The 2018 Russian presidential election was effectively a contest not between Vladimir Putin and the other seven candidates on the ballot paper, but between Putin and the level of election turnout. Anything less than a large majority based on a respectable level of turnout would have undermined Putin’s legitimacy to serve for a further six-year term. In the event, Putin achieved his goal. In this paper we examine the background to the election and the conduct of the campaign, and analyse the result. Putin’s success can be traced to, first, long-standing patterns of differential turnout across the regions and, second, administrative initiatives by the election authorities which created a renewed confidence in the integrity of the election process. While there is evidence that those wishing to protest against Putin spoiled their votes, the impact of this was minor.
An overview is given of the 2016 Russian State Duma election, and its significance for the current Russian regime. As the first in a series of five articles in this edition of Russian Politics, it sets the 2016 State Duma election into context. It begins by discussing the role of the Duma in Russian politics, and reviews political developments between the protests that followed the 2011 parliamentary election, and the successful conclusion of the 2016 one. It then examines how institutional and political changes came together in the 2016 campaign. The resultant supermajority for the pro-Kremlin United Russia party is analyzed, before the remaining articles in this issue – which examine the issues of turnout, voting behavior, electoral manipulation and the future of the regime – are introduced.
Because of the predicable outcomes of recent Russian elections, voters are often characterized as passive actors in the electoral process. However, as we show in this article, political and social factors still underpin the motivations for people’s voting behavior. The article analyzes voting behavior in the 2016 State Duma election, using a post-election, nationally representative survey to assess the differences between the four parliamentary parties’ support bases. It finds that voting decisions in the 2016 election were strongly related to voters’ attitudes to the national president, Vladimir Putin, as well as to their attitudes to corruption and the economic situation. Voters who were more positive to the president and viewed the economic crisis more benignly were more likely to vote for the ‘party of power’, United Russia. Moreover, the four parties’ electorates had distinctive social profiles that were consistent with long-term patterns established in previous State Duma elections.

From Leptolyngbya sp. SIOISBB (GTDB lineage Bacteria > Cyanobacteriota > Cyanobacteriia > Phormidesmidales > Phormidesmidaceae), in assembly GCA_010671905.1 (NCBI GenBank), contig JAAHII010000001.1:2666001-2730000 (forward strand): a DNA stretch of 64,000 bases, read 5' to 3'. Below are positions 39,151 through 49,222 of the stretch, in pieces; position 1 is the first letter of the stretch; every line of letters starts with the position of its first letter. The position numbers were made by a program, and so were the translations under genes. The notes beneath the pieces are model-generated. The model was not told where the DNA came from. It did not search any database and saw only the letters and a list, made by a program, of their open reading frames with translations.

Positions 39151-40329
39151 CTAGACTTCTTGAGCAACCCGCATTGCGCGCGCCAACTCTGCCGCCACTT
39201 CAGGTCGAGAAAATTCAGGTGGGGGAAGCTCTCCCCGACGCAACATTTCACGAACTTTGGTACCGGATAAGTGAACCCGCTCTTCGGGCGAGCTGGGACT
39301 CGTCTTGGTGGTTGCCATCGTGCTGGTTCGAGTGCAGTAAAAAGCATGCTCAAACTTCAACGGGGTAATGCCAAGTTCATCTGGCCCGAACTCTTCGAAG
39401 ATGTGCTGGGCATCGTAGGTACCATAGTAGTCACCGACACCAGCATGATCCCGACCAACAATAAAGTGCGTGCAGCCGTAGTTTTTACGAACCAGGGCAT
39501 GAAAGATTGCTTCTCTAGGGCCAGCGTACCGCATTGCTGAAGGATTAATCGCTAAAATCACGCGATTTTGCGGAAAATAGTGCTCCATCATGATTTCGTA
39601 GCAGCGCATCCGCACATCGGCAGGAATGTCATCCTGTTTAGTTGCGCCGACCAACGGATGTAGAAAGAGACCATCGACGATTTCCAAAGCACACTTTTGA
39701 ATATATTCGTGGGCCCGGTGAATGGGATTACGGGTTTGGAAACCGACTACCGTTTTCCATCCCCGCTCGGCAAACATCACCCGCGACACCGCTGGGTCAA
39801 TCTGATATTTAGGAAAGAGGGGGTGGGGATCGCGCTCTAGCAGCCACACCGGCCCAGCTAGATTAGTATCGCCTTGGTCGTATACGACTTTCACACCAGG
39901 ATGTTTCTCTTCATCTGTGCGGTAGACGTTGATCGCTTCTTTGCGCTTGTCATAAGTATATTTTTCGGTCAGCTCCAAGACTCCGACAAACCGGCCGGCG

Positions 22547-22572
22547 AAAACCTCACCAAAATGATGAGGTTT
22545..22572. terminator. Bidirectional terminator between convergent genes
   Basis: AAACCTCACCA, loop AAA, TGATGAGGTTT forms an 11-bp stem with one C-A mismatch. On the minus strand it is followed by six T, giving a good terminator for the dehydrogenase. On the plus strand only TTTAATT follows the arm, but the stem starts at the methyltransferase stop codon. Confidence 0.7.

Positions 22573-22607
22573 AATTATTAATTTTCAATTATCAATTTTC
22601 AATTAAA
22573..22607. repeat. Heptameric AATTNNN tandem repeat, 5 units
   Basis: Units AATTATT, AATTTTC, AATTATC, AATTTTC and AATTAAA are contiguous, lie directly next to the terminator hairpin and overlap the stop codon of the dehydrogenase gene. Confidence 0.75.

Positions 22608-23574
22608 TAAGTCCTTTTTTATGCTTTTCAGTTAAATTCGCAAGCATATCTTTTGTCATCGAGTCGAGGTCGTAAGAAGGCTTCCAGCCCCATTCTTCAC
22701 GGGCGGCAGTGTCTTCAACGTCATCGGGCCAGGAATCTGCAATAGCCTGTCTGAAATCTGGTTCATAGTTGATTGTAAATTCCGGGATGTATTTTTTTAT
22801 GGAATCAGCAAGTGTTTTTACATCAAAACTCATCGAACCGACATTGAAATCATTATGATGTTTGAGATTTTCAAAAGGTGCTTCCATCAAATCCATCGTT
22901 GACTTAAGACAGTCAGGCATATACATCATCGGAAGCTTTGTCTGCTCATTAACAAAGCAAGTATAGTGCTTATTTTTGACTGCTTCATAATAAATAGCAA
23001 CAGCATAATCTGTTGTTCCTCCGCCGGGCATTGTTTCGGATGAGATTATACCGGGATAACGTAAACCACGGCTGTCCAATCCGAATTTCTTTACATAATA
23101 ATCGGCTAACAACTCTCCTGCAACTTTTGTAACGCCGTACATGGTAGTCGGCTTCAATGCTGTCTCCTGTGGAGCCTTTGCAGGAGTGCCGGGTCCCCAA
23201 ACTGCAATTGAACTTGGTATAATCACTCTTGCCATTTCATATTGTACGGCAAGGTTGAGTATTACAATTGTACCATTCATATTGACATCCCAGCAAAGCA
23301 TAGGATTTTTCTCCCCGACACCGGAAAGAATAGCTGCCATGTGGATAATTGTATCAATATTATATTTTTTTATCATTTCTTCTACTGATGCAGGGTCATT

In July 2020, Russian voters gave strong support to a package of constitutional reforms that reconfigured the Russian political system and enshrined social guarantees and conservative identity values, consolidating the regime that has been built over a 20-year period. This was achieved through an alteration that ‘zeroed’ presidential terms that commenced before the constitutional change, potentially allowing President Vladimir Putin to overcome term limits and continue in office beyond 2024. The article explains how such a far-reaching and important change was successfully endorsed by the Russian electorate. The analysis shows that the main explanation rests with variations in voting patterns across the regions, a pattern that has been evident in previous Russian elections and resulted in strong pro-Putin support. The article also evaluates questions raised about the legitimacy of the result, and its long-term significance for the Russian political system.